Are you willing to have a £100 bet? I say he would be found guilty and if I lose I would pay to any charity of your choice. Would you be willing to put your money where your mouth is?

    As I said utter rubbish

  36. Refresh — on 26th January, 2011 at 3:25 pm  

    No. I avoid gambling.

  37. Shamit — on 26th January, 2011 at 3:25 pm  

    Abu F – I think you are the one who is drinking and completely besotted with Douglas.

    Have you started fancying him? Otherwise why the preoccupation with him.

    While Rumbold and I may disagree with him on time to time – he is a mate and his opinions are highly valued on this platform.

  38. Shamit — on 26th January, 2011 at 3:33 pm  

    refresh – i thought so.

    See when there is no accountability or consequence its so bloody easy to pontificate isn’t it? just saying

  39. Rumbold — on 26th January, 2011 at 3:47 pm  

    Shamit- AbuF’s comment has been deleted, and anything else on those lines from him will be deleted too.

    Douglas:

    I do not understand why the British government felt it necessary to keep it’s involvement in the talks that led to the Downing Street Declaration a secret. They knew what they were trying to achieve. Why should it have been kept a secret from the rest of us? This is the arrogance of power and, as they claim to act on our behalf – which they did – what exactly was gained by secrecy? If it was the assumption that the protestants in NI would attempt to disrupt the process then what difference does it make whether they were informed early or later? Because informed they had to be.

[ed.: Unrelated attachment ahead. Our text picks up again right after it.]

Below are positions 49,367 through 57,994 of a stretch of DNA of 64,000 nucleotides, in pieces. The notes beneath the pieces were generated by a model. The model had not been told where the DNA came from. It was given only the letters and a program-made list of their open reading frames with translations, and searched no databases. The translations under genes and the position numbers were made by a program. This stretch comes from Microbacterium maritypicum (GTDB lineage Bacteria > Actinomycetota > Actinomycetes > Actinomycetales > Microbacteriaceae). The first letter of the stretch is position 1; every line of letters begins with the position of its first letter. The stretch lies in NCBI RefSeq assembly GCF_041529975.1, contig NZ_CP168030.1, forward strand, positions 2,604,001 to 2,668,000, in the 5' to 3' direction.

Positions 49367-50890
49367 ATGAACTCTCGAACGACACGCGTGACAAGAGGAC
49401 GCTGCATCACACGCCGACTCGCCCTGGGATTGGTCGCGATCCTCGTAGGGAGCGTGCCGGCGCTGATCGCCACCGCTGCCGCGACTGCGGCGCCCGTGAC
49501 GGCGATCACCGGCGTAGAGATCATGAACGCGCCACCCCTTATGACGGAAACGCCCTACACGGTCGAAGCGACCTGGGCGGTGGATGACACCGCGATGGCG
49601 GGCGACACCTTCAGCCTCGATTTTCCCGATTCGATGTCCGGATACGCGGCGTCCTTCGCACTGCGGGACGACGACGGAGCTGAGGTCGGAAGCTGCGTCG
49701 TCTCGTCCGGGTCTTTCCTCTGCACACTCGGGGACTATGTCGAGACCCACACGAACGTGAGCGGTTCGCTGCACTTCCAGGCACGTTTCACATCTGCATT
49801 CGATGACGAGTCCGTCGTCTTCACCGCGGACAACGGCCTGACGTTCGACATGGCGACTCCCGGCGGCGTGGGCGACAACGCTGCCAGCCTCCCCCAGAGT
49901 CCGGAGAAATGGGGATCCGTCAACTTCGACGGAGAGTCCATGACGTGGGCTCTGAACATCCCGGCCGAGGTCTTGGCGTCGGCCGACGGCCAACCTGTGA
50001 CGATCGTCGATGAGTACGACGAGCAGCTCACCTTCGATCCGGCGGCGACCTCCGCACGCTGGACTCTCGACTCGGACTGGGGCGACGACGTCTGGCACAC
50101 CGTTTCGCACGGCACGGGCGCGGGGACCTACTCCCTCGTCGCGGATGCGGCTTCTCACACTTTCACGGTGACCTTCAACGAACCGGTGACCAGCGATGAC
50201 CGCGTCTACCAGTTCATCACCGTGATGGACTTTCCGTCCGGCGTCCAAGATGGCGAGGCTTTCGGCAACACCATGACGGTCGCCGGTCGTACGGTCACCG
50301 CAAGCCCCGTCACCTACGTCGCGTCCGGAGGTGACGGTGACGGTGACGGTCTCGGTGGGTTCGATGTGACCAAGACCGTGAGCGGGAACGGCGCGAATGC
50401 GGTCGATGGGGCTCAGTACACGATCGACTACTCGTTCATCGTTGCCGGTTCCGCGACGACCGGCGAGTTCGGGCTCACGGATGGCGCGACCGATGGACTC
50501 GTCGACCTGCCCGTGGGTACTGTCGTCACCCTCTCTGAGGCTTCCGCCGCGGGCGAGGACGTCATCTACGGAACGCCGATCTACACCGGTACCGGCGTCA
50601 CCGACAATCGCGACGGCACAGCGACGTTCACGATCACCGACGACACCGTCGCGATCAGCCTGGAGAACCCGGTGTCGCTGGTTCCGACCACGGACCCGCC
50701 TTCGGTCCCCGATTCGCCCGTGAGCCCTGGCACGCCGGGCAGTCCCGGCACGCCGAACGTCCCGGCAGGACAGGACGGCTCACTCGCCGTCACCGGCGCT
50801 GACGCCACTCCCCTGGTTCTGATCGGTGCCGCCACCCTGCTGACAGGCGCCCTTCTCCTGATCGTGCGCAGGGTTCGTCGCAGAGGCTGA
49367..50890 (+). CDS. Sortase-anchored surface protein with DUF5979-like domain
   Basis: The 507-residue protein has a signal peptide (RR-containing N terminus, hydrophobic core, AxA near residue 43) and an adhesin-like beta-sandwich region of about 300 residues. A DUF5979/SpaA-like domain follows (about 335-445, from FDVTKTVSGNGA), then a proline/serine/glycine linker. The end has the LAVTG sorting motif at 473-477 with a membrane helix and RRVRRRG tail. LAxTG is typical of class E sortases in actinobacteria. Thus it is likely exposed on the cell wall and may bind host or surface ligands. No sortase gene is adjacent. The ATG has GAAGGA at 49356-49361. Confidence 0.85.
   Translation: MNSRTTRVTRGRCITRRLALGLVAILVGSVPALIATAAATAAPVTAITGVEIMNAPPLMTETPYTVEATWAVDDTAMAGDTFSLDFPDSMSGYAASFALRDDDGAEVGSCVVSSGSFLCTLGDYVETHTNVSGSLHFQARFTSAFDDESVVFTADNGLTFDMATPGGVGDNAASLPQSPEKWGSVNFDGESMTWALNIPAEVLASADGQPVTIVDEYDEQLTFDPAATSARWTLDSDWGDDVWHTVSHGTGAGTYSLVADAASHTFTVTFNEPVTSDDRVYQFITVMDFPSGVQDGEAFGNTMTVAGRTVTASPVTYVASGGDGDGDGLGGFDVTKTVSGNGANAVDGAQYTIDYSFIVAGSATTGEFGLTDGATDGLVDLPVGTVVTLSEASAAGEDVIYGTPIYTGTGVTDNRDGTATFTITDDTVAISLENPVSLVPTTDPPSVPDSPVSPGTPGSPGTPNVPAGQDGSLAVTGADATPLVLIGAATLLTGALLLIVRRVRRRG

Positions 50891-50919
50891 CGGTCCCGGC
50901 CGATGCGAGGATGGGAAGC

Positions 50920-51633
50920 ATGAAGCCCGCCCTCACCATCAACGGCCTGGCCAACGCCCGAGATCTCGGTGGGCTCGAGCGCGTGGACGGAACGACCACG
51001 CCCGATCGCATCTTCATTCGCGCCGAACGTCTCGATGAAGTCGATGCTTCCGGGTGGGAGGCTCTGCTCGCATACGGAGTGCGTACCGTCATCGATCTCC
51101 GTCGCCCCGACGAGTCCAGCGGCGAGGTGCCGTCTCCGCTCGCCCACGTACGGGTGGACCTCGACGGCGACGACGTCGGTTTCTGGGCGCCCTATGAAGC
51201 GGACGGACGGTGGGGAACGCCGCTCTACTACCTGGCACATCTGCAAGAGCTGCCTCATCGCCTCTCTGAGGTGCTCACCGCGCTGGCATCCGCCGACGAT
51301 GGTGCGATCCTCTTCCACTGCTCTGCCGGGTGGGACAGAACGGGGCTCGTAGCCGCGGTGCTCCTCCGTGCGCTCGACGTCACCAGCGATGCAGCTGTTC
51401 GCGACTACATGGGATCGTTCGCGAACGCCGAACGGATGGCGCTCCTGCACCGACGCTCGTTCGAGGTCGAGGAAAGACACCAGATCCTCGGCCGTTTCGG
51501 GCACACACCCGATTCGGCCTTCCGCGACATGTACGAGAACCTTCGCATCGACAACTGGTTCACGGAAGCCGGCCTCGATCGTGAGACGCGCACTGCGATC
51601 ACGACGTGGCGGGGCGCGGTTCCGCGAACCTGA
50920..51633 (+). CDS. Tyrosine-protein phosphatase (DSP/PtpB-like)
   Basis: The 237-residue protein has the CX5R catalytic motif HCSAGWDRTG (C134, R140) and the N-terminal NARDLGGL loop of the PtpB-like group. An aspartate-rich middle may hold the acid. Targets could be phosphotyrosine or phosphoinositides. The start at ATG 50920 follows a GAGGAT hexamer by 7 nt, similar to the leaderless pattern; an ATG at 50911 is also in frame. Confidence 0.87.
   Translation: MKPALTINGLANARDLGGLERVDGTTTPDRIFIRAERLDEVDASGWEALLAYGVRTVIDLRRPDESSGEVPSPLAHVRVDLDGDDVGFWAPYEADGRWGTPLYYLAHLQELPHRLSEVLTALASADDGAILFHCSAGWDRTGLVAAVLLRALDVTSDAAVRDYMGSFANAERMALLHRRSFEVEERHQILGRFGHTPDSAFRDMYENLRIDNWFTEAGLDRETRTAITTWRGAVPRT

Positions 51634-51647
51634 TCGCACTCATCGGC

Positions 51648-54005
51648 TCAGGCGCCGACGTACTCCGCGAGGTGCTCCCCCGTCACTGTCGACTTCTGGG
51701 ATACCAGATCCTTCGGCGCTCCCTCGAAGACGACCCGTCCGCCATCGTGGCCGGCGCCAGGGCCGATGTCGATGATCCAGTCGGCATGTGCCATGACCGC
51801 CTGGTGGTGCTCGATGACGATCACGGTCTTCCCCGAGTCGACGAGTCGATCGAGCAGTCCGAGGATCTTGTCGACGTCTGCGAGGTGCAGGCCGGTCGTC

These sort of things are kept secret to keep the parties at the table. Counter-factual history is always dangerous, since it is speculation, but with the IRA (if one looks especially at the 1970s) it would have been much more difficult to get leaders to negotiate openly, as no IRA leader what to appear a traitor to the cause. That is why backroom channels were utilised.

    My focus is on the extremists in this movement, whether they be gunmen, settlers or whatever. It is they who have the power to prevent peace, because they have the means and motivations to do so. Which is why leaders have to agree deals without their knowledge, because to involve them in discussions would make any peace process harder. A leader who emerges from secret negotiations for his group with concessions for them is in a stronger position to enforce peace then a leader who has to make concession and concession in full view of the world in the hope of getting something.

    Arif:

    Thank you for responding.

    The problem is that it is hard to tell the purpose of secrecy.

    In theory, a democratic process to select negotiators you trust should solve the issue as you give them a license to act secretly on your behalf because you trust them.

    Good points. And that’s the nub of the matter isn’t it? How much can we trust them. I would argue that, based on historical precedent, negotiations between armed groups are usually better conducted in secret.

    But I’d contend that the norm of secrecy/privacy should be applied to the powerless in society to enable them/us to avoid victimisation. For the powerful the norm should be of transparency to enable them/us to maintain legitimacy and avoid corruption.

    I agree. But I think that this is one of those situations where it is not the norm, since it is about ending an armed conflict etc.

  40. Refresh — on 26th January, 2011 at 5:34 pm  

    ‘refresh – i thought so.’

    What good does it do using a bet to emphasise the worth of your argument. It doesn’t mean anything. And on the internet of all places!

    It just reminds me of being back in school.